https://static-content.springer.com/image/art%3A10.1186%2Fs40643-014-0007-7/MediaObjects/40643_2014_Article_7_Fig7_HTML.jpg
Figure 7

Effect of glucose concentration on transformation of quinic acid to shikimic acid by whole cells of B. megaterium .

https://static-content.springer.com/image/art%3A10.1186%2Fs40643-014-0007-7/MediaObjects/40643_2014_Article_7_Fig8_HTML.jpg
Figure 8

Reaction under optimized condition.

Optimization of downstream processing of shikimic acid from reaction mixture

The pH-dependent method was selected for the extraction of shikimic acid from the reaction mixture. After workup, the pH of the reaction mixture was adjusted to its pKa 4.48. Extraction was carried out using different solvents like ethyl acetate, n-butanol, petroleum ether and dichloromethane. Post extraction, the samples were concentrated on rotavapor and analyzed by HPLC. Maximum recovery (76%) of shikimic acid was obtained with petroleum ether (Table 1). The sample was then analyzed by matrix-assisted laser desorption/ionisation (MALDI) and nuclear magnetic resonance (NMR).
Table 1

Extraction of shikimic acid from reaction mixture using different solvents

Number

Solvent

Amount recovered (mM)

Recovery (%)

1

Ethyl acetate

1.15

25.55

2

Dichloromethane

0.1

2.2

3

n-Butanol

3.2

71.11

4

Petroleum ether

3.42

76

Identification of shikimic acid

After the completion of the reaction, product was extracted by pH-dependent method. The product was characterized as shikimic acid by 1H and 13C NMR and MALDI. Analytical data were as follows: 1H NMR (400 MHz, MeOD): δ 2.18 to 2.22 (days, 1H), 2.69 to 2.73 (days, 1H), 3.69 to 3.70 (days, 1H), 4.01 (s, 1H), 4.38 (s, 1H), 6.81 (s, 1H); 13C NMR (100 MHz, MeOD): δ 31.69, 67.35, 68.41, 72.78, 130.82, 138.81, 170.20; MALDI-TOF-TOF: m/z 197.32, 213.32 (Additional file 1: Figure 12-16 of Supporting Information).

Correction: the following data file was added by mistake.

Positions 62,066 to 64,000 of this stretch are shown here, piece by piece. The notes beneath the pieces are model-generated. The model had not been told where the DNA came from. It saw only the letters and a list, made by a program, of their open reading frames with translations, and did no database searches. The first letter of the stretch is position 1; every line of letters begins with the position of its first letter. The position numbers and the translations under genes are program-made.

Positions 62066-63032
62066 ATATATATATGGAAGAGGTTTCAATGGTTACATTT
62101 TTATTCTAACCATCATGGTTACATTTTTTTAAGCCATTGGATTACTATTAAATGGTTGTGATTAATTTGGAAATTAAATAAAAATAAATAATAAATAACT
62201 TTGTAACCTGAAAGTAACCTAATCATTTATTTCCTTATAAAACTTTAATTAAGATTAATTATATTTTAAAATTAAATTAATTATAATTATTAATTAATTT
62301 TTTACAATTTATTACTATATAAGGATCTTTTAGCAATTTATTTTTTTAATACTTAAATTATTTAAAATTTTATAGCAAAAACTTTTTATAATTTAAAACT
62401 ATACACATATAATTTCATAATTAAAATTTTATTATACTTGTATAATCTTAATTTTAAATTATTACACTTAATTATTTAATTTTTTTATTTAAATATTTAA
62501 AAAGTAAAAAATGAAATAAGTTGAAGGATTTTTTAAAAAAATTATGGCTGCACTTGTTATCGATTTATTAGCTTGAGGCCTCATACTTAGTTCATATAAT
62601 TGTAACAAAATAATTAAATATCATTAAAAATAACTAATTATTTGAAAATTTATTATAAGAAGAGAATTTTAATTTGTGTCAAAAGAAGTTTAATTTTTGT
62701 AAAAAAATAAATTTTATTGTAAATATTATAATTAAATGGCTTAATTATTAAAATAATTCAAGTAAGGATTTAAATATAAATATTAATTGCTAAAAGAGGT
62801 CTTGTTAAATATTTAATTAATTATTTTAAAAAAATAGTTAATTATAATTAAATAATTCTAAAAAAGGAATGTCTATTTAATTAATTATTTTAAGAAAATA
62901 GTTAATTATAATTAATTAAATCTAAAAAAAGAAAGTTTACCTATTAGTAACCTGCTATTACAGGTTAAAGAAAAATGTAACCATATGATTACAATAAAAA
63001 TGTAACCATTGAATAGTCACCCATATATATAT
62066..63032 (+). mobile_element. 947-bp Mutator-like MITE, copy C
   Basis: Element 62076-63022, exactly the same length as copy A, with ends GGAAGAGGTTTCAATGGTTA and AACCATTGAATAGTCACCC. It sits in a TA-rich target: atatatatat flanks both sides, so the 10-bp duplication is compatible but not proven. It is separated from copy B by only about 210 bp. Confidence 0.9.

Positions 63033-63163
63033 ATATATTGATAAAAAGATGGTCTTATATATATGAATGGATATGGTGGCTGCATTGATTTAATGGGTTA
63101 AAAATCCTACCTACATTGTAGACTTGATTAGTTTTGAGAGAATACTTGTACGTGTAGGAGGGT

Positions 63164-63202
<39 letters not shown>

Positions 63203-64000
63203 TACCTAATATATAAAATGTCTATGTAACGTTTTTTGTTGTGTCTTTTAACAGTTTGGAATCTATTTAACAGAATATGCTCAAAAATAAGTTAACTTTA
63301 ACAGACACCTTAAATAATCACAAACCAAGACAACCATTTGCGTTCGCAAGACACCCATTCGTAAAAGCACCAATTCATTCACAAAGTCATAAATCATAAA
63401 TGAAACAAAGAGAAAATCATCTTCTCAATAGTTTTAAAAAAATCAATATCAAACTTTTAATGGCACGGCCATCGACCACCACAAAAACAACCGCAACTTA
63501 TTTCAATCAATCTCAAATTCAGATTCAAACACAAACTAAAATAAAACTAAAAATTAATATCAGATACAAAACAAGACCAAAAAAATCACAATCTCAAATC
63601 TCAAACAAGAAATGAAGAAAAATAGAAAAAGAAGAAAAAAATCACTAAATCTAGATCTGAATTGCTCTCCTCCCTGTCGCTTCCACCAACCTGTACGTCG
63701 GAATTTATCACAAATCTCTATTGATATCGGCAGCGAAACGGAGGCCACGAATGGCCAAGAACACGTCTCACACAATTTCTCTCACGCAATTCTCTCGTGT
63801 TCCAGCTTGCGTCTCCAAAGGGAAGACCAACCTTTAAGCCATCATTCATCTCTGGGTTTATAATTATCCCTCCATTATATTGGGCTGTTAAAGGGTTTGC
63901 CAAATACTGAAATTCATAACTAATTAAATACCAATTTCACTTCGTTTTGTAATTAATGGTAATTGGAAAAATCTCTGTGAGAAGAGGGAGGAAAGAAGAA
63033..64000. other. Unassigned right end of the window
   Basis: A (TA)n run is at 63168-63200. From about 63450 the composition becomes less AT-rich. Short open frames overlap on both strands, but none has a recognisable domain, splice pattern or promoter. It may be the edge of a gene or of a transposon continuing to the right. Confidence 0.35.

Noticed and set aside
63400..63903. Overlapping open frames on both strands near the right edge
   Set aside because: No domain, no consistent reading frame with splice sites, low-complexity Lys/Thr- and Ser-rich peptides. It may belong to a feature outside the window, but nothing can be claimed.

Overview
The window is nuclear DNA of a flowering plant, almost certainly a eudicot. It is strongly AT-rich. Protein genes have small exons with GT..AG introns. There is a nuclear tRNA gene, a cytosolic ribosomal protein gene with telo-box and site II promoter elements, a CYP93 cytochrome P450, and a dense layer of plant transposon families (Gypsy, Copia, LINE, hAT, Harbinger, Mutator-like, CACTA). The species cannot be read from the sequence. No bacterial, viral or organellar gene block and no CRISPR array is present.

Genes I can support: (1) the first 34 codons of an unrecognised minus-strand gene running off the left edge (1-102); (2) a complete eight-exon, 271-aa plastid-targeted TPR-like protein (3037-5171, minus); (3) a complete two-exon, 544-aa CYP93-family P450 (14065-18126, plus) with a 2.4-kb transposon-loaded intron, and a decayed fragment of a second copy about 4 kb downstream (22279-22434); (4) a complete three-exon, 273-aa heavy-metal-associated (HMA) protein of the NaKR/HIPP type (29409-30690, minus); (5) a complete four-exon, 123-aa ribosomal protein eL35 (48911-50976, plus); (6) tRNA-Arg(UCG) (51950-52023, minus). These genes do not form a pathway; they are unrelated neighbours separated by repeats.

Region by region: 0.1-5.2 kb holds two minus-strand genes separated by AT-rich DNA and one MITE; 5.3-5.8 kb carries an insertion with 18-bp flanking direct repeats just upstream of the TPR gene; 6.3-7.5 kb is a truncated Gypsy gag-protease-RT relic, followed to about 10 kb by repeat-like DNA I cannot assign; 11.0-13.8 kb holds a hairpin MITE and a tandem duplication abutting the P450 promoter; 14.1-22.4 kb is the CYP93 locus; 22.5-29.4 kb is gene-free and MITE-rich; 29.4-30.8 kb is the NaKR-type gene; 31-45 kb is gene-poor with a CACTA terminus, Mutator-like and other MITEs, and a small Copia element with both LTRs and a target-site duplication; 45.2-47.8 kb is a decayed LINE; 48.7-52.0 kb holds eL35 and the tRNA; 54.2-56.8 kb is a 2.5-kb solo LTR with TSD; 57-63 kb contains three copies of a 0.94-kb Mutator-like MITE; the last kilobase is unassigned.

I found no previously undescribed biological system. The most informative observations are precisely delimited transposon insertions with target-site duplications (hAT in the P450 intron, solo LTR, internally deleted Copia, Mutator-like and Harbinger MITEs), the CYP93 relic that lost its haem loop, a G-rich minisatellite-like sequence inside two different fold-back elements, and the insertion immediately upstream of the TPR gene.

Conclusion

A potential biotransformation process is reported for the production of shikimic acid using whole cells of B. megaterium as biocatalyst. Various reaction parameters (reaction time, temperature, pH, substrate, biocatalyst concentration, etc.) were optimized. Maximum conversion (89%) was achieved under the optimized condition. Biotransformation of quinic acid to shikimic acid using purified enzymes are also reported; however, it has many limitations such as the use of co-factors (NADH/NAD+) in the reaction mixture and the quick denaturation of the enzyme during the course of reaction. Although a major advantage of mass transfer limitations are omitted in a cell-free system, due to inherent problems of enzyme denaturation, which makes this method difficult. The main limitation of transformation of quinic acid to shikimic acid is the use of higher substrate concentration. The enzyme titre may be increased by the well-developed techniques of recombinant DNA technology, directed evolution, etc. Shikimic acid production from quinate seems to be a better alternative over its fermentative production.

Additional file

Abbreviations

DAHP: 

3-deoxy-arabino-heptulosonate-7-phosphate

DHQ: 

3-dehydroquinate

DHS: 

3-dehydroshikimate

DQD: 

3-dehydroquinate dehydratase

GDH: 

glucose dehydrogenase

HPLC: 

high-performance liquid chromatography

MALDI: 

matrix assisted laser desorption/ionisation

MTCC: 

microbial type culture collection

NADP: 

nicotinamide adenine dinucleotide phosphate

NADPH: 

reduced form of nicotinamide adenine dinucleotide phosphate

NMR: 

nuclear magnetic resonance

QDH: 

quinate dehydrogenase

rpm: 

revolutions per minute

SKDH: 

Shikimate dehydrogenase

Declarations

Acknowledgement

One of the authors SG acknowledges the financial support by Indian Council of Medical Research, India.

Authors’ Affiliations

(1)
Department of Pharmaceutical Technology (Biotechnology), National Institute of Pharmaceutical Education and Research

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© Ghosh et al. ; Licensee Springer 2014

This article is published under license to BioMed Central Ltd. This is an Open Access article distributed under the terms of the Creative Commons Attribution License (http://creativecommons.org/licenses/by/4.0), which permits unrestricted use, distribution, and reproduction in any medium, provided the original work is properly credited.